A Failure to Communicate: Myosin Residues Involved in Hypertrophic Cardiomyopathy Affect Inter-Domain Interaction [Molecular Bases of Disease]

October 7th, 2015 by Kronert, W. A., Melkani, G. C., Melkani, A., Bernstein, S. I.

Our molecular modeling studies suggest a charge-dependent interaction between residues E497 in the relay domain and R712 in the converter domain of human β-cardiac myosin. To test the significance of this putative interaction, we generated transgenic Drosophila expressing indirect flight muscle myosin with charge reversal mutations in the relay (E496R) or converter (R713E). Each mutation yielded dramatic reductions in myosin Ca-ATPase activity (~80%) as well as in basal (~67%) and actin-activated (~84%) Mg-ATPase activity. E496R myosin-induced in vitro actin-sliding velocity was reduced by 71% and R713E myosin permitted no actin motility. Indirect flight muscles of late pupae from each mutant displayed disrupted myofibril assembly, with adults having severely abnormal myofibrils and no flight ability. To understand the molecular basis of these defects, we constructed a putative compensatory mutant that expresses myosin with both E496R and R713E. Intriguingly, ATPase values were restored to ~73% of wild type and actin-sliding velocity increased to 40%. The double mutation suppresses myofibril assembly defects in pupal indirect flight muscles and dramatically reduces myofibril disruption in young adults. While sarcomere organization is not sustained in older flies and flight ability is not restored in homozygotes, young heterozygotes fly well. Our results indicate that this charge-dependent interaction between the myosin relay and converter domains is essential to the mechanochemical cycle and sarcomere assembly. Further, the same inter-domain interaction is disrupted when modeling human β-cardiac myosin heavy chain cardiomyopathy mutations E497D or R712L, implying that abolishing this salt bridge is one cause of the human disease.
  • Posted in Journal of Biological Chemistry, Publications
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Mapping Interactions Between Myosin Relay and Converter Domains that Power Muscle Function [Protein Structure and Folding]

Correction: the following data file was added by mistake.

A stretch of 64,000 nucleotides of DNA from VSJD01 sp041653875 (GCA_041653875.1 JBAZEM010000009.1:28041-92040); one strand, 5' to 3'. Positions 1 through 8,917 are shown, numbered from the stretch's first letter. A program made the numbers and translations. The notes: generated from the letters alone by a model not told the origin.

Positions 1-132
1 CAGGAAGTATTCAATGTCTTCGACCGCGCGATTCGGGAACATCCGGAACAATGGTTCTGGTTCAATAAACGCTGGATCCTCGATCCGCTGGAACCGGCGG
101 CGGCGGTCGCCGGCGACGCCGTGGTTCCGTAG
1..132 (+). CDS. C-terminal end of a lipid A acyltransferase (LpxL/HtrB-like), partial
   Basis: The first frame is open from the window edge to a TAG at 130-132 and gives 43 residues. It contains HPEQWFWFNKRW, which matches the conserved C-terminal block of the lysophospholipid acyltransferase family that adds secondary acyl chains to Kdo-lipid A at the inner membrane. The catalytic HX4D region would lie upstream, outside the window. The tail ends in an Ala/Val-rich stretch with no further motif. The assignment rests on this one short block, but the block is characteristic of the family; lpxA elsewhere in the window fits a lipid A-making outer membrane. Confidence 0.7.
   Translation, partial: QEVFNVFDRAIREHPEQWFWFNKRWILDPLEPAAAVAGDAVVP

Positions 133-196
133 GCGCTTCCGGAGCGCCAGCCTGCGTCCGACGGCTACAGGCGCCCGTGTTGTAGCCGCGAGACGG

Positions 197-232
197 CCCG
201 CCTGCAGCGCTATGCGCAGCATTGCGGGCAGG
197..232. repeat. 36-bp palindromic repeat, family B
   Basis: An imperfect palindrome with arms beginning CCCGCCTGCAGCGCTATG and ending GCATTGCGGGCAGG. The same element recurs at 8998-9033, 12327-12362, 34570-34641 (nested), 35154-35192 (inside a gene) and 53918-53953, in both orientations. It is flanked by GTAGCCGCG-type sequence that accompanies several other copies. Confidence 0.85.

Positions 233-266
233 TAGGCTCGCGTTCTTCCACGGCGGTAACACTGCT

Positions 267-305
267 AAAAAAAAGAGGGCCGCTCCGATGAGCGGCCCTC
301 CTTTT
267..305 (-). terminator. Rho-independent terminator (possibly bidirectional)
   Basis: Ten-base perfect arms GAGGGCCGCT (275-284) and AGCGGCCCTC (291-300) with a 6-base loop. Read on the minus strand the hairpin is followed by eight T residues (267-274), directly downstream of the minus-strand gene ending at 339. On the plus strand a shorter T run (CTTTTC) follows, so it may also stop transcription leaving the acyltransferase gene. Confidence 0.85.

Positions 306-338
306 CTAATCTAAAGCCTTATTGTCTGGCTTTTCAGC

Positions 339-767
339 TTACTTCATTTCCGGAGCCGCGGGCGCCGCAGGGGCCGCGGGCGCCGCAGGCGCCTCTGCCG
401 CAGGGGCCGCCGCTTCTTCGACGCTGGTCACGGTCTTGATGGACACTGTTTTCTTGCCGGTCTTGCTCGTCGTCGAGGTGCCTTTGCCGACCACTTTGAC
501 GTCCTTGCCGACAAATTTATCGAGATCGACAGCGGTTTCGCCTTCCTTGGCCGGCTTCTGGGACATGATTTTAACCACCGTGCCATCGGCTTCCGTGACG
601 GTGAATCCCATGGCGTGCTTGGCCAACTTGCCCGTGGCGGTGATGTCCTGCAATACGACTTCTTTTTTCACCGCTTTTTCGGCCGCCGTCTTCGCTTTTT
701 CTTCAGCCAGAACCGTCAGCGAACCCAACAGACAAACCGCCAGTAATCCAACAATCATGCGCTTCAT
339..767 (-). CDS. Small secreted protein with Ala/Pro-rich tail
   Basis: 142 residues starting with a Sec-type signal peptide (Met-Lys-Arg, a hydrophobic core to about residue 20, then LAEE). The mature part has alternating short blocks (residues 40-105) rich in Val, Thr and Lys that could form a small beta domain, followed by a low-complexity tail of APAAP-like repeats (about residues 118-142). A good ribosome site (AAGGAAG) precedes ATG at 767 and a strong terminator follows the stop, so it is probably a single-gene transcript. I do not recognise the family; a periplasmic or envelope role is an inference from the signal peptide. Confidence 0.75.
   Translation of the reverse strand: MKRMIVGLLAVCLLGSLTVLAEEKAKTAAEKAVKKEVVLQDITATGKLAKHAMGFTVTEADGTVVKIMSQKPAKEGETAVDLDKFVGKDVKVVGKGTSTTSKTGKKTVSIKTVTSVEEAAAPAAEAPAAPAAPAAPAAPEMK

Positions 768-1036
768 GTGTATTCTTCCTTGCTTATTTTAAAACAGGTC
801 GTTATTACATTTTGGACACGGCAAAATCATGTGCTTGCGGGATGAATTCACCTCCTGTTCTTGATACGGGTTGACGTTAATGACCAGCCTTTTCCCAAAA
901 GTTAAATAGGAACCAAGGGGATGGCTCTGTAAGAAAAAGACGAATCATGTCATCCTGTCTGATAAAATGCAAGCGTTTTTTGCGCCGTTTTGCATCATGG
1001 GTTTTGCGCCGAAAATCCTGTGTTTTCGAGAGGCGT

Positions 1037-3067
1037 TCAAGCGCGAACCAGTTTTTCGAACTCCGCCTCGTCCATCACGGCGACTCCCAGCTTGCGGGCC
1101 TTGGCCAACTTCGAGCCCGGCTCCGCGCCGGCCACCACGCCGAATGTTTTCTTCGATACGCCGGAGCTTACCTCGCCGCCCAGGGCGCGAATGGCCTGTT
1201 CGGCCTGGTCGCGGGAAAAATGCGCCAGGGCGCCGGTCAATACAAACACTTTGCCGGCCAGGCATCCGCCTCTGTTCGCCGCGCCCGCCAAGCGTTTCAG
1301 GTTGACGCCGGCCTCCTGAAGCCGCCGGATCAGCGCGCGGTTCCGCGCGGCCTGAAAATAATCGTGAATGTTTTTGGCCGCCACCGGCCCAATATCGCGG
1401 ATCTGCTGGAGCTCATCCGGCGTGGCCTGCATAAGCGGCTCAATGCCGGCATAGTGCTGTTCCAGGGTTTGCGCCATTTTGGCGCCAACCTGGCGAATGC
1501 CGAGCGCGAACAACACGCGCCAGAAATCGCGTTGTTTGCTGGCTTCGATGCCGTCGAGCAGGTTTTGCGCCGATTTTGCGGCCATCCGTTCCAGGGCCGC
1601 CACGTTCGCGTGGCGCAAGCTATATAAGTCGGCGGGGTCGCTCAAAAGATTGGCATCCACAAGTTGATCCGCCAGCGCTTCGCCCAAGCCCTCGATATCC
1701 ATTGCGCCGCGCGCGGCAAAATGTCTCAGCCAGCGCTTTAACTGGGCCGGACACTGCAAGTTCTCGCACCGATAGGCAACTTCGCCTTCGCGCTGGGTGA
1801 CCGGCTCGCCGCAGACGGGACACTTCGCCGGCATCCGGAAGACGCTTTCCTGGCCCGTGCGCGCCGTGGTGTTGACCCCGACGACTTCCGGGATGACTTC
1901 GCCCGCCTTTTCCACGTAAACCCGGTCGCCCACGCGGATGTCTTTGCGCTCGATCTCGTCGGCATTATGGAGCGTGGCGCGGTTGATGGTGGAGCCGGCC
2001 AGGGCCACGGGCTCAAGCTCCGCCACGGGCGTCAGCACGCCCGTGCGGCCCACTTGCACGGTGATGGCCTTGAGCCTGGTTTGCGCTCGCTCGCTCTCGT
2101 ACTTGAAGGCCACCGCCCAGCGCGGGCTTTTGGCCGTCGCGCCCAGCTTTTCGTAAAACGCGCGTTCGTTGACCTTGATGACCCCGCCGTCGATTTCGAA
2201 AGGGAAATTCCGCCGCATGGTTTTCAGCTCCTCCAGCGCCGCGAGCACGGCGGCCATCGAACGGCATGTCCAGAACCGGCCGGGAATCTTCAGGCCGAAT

March 13th, 2014 by Kronert, W. A., Melkani, G. C., Melkani, A., Bernstein, S. I.

Intra-molecular communication within myosin is essential for its function as motor, but the specific amino acid residue interactions required are unexplored within muscle cells. Using Drosophila melanogaster skeletal muscle myosin, we performed a novel in vivo molecular suppression analysis to define the importance of three relay loop amino acid residues (I508, N509 and D511) in communicating with converter domain residue R759. We find that the N509K relay mutation suppresses defects in myosin ATPase, in vitro motility, myofibril stability and muscle function associated with the R759E converter mutation. Through molecular modeling we define a mechanism for this interaction and suggest why the I508K and D511K relay mutations fail to suppress R759E. Interestingly, I508K disables motor function and myofibril assembly, suggesting productive relay-converter interaction is essential for both processes. We conclude that the putative relay-converter interaction mediated by myosin residues 509 and 759 is critical for the biochemical and biophysical function of skeletal muscle myosin and the normal ultrastructural and mechanical properties of muscle.